“We have to break people away from the choice habit that everyone has,” Marcus Merz, chief executive of PreferredOne, a Minnesota health insurer, told the New York Times.
“We’re all trying to break away from this fixation on open access and broad networks,” he added.
Years after President Obama’s promise that “if you like your doctor, you can keep your doctor” has been thoroughly debunked, insurance companies are not bothering to hide the fact that Obamacare is going to limit health care access and choices.
In fact, the New York Times reports that, “While the sizes of the networks vary considerably, many plans now exclude at least some large hospitals or doctors’ groups. …Insurers, ranging from national behemoths like WellPoint, UnitedHealth and Aetna to much smaller local carriers, are fully embracing the idea, saying narrower networks are essential to controlling costs and managing care.”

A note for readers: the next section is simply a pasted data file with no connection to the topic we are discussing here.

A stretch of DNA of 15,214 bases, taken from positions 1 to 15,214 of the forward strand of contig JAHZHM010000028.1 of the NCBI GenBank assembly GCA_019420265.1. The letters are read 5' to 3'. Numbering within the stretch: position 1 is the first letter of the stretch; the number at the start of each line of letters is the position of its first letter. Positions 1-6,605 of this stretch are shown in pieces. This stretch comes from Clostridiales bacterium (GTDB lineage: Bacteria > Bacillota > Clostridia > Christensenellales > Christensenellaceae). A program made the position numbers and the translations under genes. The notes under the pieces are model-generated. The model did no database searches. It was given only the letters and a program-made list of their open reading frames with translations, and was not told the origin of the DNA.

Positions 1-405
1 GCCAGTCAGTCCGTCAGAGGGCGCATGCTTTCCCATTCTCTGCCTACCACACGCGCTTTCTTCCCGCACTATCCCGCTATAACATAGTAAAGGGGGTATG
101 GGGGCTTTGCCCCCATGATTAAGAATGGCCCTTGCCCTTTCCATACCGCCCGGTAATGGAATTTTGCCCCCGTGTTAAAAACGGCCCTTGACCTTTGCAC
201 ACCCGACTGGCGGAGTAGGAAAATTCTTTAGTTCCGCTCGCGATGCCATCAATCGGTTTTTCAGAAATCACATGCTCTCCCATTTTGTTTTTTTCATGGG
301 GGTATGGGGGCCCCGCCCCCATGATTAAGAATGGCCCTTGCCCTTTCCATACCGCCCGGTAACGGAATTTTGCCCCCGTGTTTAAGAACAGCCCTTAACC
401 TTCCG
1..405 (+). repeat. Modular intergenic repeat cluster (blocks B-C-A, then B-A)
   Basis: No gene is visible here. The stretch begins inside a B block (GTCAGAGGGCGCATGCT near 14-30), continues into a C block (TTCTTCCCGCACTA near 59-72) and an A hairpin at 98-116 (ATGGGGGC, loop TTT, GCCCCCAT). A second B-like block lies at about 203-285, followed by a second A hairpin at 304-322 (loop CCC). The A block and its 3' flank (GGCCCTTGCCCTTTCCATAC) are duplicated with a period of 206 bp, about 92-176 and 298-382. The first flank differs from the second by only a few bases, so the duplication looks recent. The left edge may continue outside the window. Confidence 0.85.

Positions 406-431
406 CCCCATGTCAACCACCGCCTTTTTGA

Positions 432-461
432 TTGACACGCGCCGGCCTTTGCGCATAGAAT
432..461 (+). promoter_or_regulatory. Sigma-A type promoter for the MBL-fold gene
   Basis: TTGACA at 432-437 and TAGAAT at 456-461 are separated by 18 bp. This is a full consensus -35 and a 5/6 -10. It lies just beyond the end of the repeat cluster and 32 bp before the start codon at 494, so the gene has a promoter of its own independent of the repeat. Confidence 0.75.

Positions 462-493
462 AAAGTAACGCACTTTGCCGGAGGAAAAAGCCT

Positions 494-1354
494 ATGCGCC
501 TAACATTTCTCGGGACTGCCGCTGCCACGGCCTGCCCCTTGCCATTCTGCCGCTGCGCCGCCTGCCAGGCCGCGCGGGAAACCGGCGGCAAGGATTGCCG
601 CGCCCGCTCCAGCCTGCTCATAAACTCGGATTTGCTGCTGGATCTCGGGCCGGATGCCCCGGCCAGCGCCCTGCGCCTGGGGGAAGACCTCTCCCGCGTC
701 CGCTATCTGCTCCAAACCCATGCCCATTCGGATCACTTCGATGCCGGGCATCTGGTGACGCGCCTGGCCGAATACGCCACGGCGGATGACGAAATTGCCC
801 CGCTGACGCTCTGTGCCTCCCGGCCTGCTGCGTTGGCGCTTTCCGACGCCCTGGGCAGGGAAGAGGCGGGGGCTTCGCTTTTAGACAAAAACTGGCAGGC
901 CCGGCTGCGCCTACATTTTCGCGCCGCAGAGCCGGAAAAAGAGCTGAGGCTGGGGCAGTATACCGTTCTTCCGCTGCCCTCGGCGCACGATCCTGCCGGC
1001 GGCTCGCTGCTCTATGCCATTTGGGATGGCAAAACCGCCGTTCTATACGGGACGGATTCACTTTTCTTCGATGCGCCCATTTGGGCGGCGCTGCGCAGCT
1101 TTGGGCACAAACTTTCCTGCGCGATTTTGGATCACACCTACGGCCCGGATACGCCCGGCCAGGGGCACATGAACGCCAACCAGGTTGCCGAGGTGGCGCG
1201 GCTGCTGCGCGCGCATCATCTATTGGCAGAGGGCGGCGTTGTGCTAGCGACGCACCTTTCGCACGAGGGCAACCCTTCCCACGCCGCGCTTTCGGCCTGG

All of this means less choice and less access for the insured – or what was once called the “consumer,” before Obamacare obliterated the meaning of that word.
“If you like your plan, keep your plan. I don’t believe we should give government or the insurance companies more control over health care in America. I think it’s time to give you, the American people, more control over your health,” President Obama said on March 19, 2010 in Fairfax, Va.
My, how times have changed.
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